Middletown African American Revolutionary War veteran captured by British after 175 years

MIDDLETOWN – Middletown’s Jesse Sip Caples, a veteran of the city’s Indigenous African American War of Independence, risked his life and was imprisoned for a time to help the colonies break free from the British Empire.

A member of the Wangunk tribe who lived to be over 100, Caples was born in Middletown in 1743, married three times, and survived two of his wives. He left the world with 10 children.

According to Jesse Nasta, executive director of the Middlesex County Historical Society, no one is really sure if Caples was a free man or a slave.

Earlier this month, the descendants of Caples gathered with representatives from the Greater Middletown Military Museum and others for a ceremony to mark the grave of the man who died in Middletown in 1847. Caples was born in the Washington Street Cemetery across from the Beman Triangle, a neighborhood founded by a black man for other black houses in the same year.

The ceremony took place on Veterans Day. Museum President Kenneth A. McClellan, who served 30 years in the US Army, National Guard and Reserves, said the federal government paid for the grave marker at the site.

The ceremony attracted about 20 observers, including about 10 descendants, said Frank Reese of Bridgeport, who added that Caples is his fourth great-grandfather. Some of those in attendance were cousins ​​of Reese’s who live in Connecticut.

“I was so grateful and so grateful,” Reese said of the effort to erect a grave marker. “It was great and I feel a stronger connection to my ancestors.”

The stone marking Caples’ tomb was placed next to his grandson who fought in the Civil War. Reese also said Caples helped build the ship he was on – the Confederacy – when it was captured by the British.

Caples served in the Confederacy in 1779, which sailed to France to transport an American diplomat and was later captured by the British in 1781, museum records show. He was being held by the British along with other Confederate soldiers on the British ship HMS Jersey. He was eventually paroled in 1782.

In his pension application, Caples wrote: “On our way home in April 1781 we were captured by a British squadron. I was then taken to New York and placed aboard the Jersey prison ship, where I remained until my regular rotation the following month of July, the entire period of my service, which spanned a period of more than two years.”

While Caples fought for his country’s independence, it is unclear if Caples was a free man.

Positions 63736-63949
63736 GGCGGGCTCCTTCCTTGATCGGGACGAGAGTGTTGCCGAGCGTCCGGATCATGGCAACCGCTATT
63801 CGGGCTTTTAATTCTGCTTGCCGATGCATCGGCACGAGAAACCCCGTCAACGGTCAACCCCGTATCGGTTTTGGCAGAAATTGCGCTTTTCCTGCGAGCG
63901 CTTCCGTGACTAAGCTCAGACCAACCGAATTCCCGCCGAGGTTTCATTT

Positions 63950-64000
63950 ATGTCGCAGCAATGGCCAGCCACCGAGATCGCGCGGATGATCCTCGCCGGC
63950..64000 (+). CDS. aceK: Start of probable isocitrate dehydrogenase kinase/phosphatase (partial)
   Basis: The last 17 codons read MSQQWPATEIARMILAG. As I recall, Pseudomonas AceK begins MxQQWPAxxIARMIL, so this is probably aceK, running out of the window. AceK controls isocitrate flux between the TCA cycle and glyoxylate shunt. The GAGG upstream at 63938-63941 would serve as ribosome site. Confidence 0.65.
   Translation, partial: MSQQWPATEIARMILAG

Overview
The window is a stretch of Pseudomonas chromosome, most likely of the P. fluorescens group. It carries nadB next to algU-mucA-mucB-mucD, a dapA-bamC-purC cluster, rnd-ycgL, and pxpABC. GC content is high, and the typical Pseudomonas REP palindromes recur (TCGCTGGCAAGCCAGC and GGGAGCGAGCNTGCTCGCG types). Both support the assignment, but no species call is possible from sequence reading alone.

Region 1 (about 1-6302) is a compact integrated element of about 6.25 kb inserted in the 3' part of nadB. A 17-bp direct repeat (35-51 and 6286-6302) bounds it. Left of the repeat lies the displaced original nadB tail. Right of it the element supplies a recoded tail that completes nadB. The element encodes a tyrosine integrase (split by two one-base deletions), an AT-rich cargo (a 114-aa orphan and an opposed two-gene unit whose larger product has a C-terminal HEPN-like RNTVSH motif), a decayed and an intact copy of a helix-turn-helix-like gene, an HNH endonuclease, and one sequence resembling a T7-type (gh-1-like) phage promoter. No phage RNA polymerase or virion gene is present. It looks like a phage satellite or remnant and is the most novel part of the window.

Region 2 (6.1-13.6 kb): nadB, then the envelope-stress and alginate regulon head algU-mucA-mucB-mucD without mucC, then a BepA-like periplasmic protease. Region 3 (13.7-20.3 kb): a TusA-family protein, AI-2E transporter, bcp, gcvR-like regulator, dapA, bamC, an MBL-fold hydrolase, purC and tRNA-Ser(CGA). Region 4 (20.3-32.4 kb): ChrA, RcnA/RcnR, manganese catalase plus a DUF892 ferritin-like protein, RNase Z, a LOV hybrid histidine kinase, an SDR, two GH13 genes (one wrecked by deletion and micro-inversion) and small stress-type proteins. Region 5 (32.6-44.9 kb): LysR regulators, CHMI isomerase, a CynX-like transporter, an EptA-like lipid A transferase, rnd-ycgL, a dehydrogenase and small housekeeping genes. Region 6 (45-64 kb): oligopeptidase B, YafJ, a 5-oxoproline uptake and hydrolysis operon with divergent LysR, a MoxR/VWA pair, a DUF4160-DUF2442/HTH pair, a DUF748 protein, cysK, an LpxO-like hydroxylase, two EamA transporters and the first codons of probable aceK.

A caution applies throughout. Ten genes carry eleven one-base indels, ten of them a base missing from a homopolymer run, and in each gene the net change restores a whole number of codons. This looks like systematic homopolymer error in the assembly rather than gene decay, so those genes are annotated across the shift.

Nasta, a professor of African American Studies at Wesleyan University, said whether Caples was free or enslaved remains a mystery given Caples was a member of a Native American tribe.

“We don’t really know if he was considered a free Native American or classified as an enslaved person of African American descent,” said Nasta, who grew up in Middletown and still lives in the city. While Native Americans were enslaved in New England in the 16th century, “they shouldn’t be enslaved in the 17th century,” he insisted.

At the time of the Revolutionary War, its peak, about 5,000 people were enslaved in Connecticut, Nasta said, adding that slavery began to decline across New England afterward.

More than 200 Connecticut African-American men fought for the Continental Army in the war, Nasta said. Some of these men were free, others were freed for fighting as proxies for their owners.

Connecticut law at the time permitted, but did not require, the release of African-American slaves who fought in this manner, the executive director noted.

There are many “unknowns about his personal history,” Nasta said.

He estimates that Caples has more than 1,000 descendants, including Thirman Milner, mayor of Hartford from 1981 to 1987 and the first African-American community leader to be elected in New England.

Despite some gaps in Caples’ biography, Nasta said, “We need to bring this information (about the contribution of African Americans to the earliest points in American history) to the attention of the public.”

The popular perception may be that New England was a “historically white region,” but in fact “African Americans and Native Americans also shaped Connecticut and New England history… Enslaved people were essential to New England society,” Nasta explained.

Nasta said Caples’ history, which is rooted in Middletown, gives concrete form to issues related to justice and fairness. “It’s not an abstract debate,” he said. “That brings it home. It’s about people who are buried right here and whose ancestors are here in Connecticut. There were hundreds of others who fought in the American Revolution.”

Reese agreed that the public needs to know about the contributions of Caples and other African Americans during the nation’s founding.

“It’s a shame it took 175 years for him to be recognized for his years of service in the Revolutionary War,” Reese said. “Not many people knew about him.”